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Bee

The Bible

Bible Usage:

Dictionaries:

  • Included in Eastons: Yes
  • Included in Hitchcocks: No
  • Included in Naves: Yes
  • Included in Smiths: Yes
  • Included in Websters: Yes
  • Included in Strongs: Yes
  • Included in Thayers: No
  • Included in BDB: Yes

Strongs Concordance:

 

Easton's Bible Dictionary
Bee

First mentioned in Deuteronomy 1:44. Swarms of bees, and the danger of their attacks, are mentioned in Psalms 118:12. Samson found a "swarm of bees" in the carcass of a lion he had slain (Judges 14:8). Wild bees are described as laying up honey in woods and in clefts of rocks (Deuteronomy 32:13; Psalms 81:16). In Isaiah 7:18 the "fly" and the "bee" are personifications of the Egyptians and Assyrians, the inveterate enemies of Israel.


Naves Topical Index
Bee

Smith's Bible Dictionary
Bee

(deborah). (1:44; Judges 14:8; Psalms 118:12; Isaiah 7:18) Bees abounded in Palestine, honey being a common article of food (Psalms 81:16) and was often found in the clefts of rocks and in hollow trees. (1 Samuel 14:25,27) English naturalists know little of the species of bees that are found in Palestine, but are inclined tn believe that the honey-bee of Palestine is distinct from the honey-bee (Apis mellifica) of this country. The passage in (Isaiah 7:18) refers "to the custom of the people in the East of calling attention to any one by a significant hiss or rather hist ." We read, (Judges 14:8) that "after a time," probably many days, Samson returned to the carcass of the lion he had slain, and saw bees and honey therein. "If any one here represents to himself a corrupt and putrid carcass, the occurrence ceases to have any true similitude, for it is well known that in these countries, at certain seasons of the year, the heat will in the course of twenty-four hours completely dry up the moisture of dead camels, and that, without their undergoing decomposition their bodies long remain like mummies, unaltered and entirely free from offensive odor."

Edmann .


Webster's 1828 Dictionary
Bee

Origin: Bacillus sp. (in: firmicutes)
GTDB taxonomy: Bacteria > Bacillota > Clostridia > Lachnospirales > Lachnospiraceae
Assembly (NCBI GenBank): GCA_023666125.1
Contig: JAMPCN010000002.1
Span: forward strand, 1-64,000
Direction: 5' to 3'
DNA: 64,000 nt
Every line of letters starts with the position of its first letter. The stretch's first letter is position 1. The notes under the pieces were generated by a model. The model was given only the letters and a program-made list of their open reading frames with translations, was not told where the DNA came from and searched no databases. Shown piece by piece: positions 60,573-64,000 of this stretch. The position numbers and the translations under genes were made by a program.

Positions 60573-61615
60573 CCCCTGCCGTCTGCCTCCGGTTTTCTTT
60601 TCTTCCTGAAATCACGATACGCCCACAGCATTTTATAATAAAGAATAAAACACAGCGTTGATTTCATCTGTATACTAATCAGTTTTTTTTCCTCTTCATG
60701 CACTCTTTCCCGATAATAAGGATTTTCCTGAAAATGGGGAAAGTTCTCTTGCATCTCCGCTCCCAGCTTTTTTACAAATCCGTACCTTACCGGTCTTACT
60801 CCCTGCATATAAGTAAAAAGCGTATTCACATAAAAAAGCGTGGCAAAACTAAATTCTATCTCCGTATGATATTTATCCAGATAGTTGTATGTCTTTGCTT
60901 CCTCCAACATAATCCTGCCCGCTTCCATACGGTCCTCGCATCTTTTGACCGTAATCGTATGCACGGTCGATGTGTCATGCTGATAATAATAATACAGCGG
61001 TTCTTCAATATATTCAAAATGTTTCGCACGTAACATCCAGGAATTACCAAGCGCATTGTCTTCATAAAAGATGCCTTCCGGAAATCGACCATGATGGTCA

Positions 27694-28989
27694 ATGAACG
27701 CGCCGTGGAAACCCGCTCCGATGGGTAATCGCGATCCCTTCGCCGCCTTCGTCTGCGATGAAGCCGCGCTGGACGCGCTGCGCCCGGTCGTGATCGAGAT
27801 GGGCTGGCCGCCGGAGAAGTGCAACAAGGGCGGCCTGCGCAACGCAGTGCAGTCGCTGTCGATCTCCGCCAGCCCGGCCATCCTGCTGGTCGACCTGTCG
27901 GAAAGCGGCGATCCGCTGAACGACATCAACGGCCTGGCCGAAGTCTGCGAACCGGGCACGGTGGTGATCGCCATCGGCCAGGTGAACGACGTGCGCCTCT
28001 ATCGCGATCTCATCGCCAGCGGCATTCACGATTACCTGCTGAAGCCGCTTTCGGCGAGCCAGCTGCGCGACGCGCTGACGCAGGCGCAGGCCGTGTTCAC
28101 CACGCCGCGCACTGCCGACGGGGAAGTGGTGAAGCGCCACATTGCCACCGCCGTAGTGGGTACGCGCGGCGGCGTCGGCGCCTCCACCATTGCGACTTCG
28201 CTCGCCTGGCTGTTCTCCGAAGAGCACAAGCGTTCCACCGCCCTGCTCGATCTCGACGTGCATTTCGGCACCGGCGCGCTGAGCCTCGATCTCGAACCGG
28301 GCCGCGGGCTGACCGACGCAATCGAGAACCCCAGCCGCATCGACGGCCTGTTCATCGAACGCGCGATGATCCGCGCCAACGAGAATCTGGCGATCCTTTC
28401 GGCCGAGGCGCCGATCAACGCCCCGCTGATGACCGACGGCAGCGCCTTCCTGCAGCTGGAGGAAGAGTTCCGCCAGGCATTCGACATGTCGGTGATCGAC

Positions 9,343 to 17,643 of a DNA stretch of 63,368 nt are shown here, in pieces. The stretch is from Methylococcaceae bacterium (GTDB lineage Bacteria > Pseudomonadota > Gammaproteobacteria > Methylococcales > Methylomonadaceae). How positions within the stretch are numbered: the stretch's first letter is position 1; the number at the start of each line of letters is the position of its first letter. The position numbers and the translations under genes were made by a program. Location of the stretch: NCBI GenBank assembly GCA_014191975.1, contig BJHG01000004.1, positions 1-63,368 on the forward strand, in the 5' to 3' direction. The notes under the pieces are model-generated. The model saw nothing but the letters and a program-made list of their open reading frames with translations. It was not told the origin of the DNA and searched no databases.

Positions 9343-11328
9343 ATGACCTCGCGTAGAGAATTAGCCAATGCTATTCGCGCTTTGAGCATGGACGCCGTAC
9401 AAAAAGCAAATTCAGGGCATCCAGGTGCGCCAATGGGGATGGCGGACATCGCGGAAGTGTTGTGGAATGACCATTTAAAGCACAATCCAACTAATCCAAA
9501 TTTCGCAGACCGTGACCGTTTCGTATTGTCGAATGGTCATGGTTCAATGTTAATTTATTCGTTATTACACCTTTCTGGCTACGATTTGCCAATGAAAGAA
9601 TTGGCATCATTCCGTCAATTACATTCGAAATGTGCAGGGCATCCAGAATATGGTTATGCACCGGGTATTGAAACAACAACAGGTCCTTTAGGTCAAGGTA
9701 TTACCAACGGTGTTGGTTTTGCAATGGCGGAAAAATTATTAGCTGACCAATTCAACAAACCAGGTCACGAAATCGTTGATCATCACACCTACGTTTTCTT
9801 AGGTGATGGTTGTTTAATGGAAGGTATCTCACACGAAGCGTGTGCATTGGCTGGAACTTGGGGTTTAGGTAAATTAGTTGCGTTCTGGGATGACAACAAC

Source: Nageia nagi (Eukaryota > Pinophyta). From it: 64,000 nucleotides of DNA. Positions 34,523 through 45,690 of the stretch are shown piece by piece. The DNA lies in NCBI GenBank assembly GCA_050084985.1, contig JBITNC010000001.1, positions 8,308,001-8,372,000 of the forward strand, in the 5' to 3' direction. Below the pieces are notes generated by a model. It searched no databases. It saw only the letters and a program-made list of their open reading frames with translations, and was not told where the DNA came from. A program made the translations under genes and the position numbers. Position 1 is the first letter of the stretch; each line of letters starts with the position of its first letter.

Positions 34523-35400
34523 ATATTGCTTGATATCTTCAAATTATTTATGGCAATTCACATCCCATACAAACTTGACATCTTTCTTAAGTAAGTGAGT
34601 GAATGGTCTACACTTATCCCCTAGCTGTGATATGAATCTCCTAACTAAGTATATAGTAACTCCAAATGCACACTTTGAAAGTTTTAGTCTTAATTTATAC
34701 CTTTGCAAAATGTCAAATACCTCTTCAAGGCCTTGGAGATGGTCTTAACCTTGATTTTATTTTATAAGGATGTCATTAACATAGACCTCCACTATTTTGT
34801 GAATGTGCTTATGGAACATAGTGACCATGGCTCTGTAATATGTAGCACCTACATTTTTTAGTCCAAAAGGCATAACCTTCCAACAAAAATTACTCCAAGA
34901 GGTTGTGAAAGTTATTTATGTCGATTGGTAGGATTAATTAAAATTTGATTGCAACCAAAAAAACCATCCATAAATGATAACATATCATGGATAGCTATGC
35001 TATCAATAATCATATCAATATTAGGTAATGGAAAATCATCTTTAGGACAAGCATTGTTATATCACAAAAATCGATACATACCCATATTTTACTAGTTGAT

BEE, noun An insect of the genus Apis. [See Apis.] The species are numerous, of which the honey-bee is the most interesting to man. It has been cultivated from the earliest periods, for its wax and honey. It lives in swarms or societies, of from 10, 000 to 50, 000 individuals. These swarms contain three classes of bees, the females or queen bees, the males or drones, and the neuters or working bees. Of the former, there is only one in each hive or swarm, whose sole office is to propagate the species. It is much larger than the other bees. The drones serve merely for impregnating the queen, after which they are destroyed by the neuters. These last are the laborers of the hive. They collect the honey, form the cells, and feed the other bees and the young. They are furnished with a proboscis by which they suck the honey from flowers, and a mouth by which they swallow it, and then convey it to the hive in their stomachs, where they disgorge it into the cells. The pollen of flowers settles on the hairs with which their body is covered, whence it is collected into pellets, by a brush on their second pair of legs, and deposited in a hollow in the third pair. It is called bee bread, and is the food of the larvae or young. The adult bees feed on honey. The wax was supposed to be formed from pollen by a digestive process, but it is now ascertained that it is formed from the honey by a similar process. The females and neuters have a barbed sting, attached to a bag of poison, which flows into the wound inflicted by the sting. When a hive is overstocked, a new colony is sent out under the direction of a queen bee This is called swarming.